Pandan MP Rafizi Ramli in a statement today said that UiTM management’s reply in not denying the allegations of cronyism but only addressing the merits of private finance initiative (PFI), is in fact an affirmation.

‘UiTM’s media statement last night represents the first official response in a week after my expose…

“However, the UiTM management has not at all denied my expose regarding who the Umno cronies who are behind the concessions are.

“(In doing so), UiTM’s management  has in fact helped confirm that the facts regarding the cronies behind the concession companies and the increase in the cost that been brought up by me is true,” said Rafizi, who is PKR’s director of strategy.

Rafizi Ramli last Thursday alleged while the original cost for six UiTM campuses was only RM1.8 billion, the government will end up forking RM8.6 billion for all the six campuses after signing concession agreements to have private firms construct and manage them.

He noted that all the university could explain was that the PFI that the outsourcing entails would financially benefit UiTM.

Rafizi said the argument was flawed and listed a number of problems with UiTM’s reply.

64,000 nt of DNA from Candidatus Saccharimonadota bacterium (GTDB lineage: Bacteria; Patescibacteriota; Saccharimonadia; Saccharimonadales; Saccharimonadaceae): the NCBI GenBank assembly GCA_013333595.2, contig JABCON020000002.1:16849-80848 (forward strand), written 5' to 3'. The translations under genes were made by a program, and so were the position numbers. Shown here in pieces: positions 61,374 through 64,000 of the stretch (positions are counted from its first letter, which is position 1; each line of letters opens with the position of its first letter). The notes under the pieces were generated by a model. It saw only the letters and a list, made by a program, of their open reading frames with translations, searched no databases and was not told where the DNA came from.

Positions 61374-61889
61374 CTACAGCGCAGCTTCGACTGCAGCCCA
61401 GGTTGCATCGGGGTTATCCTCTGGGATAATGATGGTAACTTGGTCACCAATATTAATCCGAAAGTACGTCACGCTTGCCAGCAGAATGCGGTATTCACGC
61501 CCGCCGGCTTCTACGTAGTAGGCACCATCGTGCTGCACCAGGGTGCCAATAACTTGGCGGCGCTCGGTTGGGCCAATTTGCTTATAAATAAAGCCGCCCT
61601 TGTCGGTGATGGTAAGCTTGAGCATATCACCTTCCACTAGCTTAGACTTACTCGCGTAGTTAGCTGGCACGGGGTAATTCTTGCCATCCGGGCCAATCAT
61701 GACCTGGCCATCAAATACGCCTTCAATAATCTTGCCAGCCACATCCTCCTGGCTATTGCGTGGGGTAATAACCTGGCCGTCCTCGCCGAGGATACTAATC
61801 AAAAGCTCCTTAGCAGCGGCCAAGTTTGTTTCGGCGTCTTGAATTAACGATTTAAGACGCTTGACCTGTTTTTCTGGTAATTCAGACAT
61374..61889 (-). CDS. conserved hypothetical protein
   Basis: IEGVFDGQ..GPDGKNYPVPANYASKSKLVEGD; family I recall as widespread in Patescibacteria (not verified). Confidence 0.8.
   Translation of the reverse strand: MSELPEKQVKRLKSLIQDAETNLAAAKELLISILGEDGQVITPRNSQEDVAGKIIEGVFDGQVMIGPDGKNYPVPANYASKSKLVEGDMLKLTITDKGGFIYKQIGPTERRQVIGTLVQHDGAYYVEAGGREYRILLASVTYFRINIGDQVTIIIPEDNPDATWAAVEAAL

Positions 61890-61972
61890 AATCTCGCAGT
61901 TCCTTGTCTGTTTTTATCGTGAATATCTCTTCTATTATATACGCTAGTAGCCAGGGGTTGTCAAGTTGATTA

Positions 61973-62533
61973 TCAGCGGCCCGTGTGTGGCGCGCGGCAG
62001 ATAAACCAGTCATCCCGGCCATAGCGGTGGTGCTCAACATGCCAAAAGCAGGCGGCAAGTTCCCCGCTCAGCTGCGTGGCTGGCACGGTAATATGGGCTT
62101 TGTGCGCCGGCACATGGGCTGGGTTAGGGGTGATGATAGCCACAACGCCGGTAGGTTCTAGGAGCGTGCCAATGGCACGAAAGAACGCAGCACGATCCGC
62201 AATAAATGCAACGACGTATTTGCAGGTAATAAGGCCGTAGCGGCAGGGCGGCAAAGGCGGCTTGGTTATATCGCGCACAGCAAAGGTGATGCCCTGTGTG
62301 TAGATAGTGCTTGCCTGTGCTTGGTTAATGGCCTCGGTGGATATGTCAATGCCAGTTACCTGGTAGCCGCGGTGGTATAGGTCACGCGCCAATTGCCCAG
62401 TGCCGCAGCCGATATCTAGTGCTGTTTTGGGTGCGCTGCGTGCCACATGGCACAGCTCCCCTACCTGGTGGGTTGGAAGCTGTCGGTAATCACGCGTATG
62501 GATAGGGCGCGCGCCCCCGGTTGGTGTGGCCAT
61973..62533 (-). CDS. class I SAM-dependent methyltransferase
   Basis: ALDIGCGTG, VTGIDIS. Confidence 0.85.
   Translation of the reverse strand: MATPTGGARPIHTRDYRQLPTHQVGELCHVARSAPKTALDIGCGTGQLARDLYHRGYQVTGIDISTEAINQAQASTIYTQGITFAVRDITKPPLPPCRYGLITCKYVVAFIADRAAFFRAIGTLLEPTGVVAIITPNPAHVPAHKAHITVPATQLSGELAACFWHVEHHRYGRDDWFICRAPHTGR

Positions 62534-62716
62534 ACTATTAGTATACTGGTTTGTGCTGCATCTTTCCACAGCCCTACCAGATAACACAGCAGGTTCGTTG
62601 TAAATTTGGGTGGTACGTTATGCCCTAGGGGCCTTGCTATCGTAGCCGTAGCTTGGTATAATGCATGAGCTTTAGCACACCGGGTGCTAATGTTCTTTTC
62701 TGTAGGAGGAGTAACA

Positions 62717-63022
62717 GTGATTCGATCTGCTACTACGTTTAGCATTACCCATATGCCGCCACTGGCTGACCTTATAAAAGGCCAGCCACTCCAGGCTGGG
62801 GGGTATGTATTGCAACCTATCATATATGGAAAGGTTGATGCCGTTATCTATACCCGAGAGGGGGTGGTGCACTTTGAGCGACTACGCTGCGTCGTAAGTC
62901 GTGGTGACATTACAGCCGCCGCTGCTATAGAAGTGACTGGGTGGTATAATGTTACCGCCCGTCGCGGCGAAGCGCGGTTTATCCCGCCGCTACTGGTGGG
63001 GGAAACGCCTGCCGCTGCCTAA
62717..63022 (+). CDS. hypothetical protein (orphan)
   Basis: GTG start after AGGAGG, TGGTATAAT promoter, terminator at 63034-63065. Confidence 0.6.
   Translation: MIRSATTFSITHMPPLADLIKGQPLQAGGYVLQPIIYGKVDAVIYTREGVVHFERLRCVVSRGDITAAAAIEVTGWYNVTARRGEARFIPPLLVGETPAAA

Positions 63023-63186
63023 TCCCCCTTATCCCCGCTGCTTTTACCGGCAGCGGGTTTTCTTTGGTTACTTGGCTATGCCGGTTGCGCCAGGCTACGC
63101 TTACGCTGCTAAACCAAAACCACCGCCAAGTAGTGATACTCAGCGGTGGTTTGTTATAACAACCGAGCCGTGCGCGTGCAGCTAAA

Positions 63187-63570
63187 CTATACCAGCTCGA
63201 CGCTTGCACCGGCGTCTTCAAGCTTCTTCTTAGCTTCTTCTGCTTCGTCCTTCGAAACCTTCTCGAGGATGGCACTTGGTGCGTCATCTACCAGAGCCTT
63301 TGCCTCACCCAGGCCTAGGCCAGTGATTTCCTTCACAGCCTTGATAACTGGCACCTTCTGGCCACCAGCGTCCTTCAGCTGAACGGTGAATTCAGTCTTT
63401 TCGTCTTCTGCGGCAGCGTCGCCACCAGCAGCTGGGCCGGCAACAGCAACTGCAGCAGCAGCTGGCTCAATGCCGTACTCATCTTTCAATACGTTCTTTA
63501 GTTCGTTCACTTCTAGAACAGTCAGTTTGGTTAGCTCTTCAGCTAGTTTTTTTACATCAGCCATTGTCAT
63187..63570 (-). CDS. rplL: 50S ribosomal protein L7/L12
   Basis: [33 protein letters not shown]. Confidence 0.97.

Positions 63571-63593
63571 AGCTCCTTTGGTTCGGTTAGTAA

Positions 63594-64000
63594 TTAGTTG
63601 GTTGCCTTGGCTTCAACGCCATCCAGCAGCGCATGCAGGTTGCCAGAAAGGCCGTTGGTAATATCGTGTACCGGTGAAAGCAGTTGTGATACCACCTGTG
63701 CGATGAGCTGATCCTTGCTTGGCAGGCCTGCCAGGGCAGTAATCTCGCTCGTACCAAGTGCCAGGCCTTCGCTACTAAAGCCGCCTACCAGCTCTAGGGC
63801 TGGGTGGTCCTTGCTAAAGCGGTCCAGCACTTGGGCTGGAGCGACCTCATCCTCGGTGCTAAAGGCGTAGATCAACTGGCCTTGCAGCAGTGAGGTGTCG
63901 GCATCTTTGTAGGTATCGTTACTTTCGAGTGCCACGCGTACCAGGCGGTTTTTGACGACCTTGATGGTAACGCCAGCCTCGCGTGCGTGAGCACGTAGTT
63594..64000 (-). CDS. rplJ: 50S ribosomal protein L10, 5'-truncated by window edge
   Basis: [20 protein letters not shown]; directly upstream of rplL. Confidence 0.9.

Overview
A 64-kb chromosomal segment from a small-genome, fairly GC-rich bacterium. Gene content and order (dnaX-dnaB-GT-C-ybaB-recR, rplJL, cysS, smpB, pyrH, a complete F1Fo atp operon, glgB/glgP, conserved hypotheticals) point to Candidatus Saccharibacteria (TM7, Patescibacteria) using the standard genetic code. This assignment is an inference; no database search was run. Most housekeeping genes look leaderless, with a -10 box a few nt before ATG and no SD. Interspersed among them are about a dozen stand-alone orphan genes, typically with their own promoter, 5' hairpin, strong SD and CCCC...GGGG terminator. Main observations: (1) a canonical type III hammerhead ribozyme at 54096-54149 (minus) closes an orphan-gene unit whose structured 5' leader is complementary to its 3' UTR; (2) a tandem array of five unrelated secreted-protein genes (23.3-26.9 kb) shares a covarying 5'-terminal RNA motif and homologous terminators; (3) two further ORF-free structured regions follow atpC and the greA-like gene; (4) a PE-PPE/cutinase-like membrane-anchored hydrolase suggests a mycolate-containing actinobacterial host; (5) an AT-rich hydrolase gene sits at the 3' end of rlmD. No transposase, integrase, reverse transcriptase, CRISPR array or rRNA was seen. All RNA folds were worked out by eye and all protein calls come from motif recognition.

‘No tender, lopsided contracts’

He said UiTM’s implementation of the private finance initiative (PFI) was flawed because it was awarded through direct negotiations instead of open tenders, and the awarding of contracts to inexperienced companies that seemed only to have been set up to clinch the contracts.

“The crony companies involved do not have experience in handling a big project. This will cause many problems like facilities not built according to specifications and improper maintenance during the execution of the project” said Rafizi.

He said it would also be a burden to the rakyat in the long run because of the allegedly lopsided deals, just as was Selangor’s experience with several other projects that Pakatan had been saddled with from the previous Umno government.

“Through this privatisation, the cost of construction has bloated to RM8.6 billion instead of the original cost of only RM1.8 billion.”

He said the rental that has to be paid by the university to the concessionaires this year alone has surpassed 14 percent of the allocated budget.

“When completed, the rental that has to be paid by UiTM to the concessionaire will be their biggest financial burden annually,” he said.

Rafizi warned this may eventually force UiTM to have to cut costs in various areas including sizing down their staff, cutbacks on upgrading of facilities and increasing student’s accommodation rent.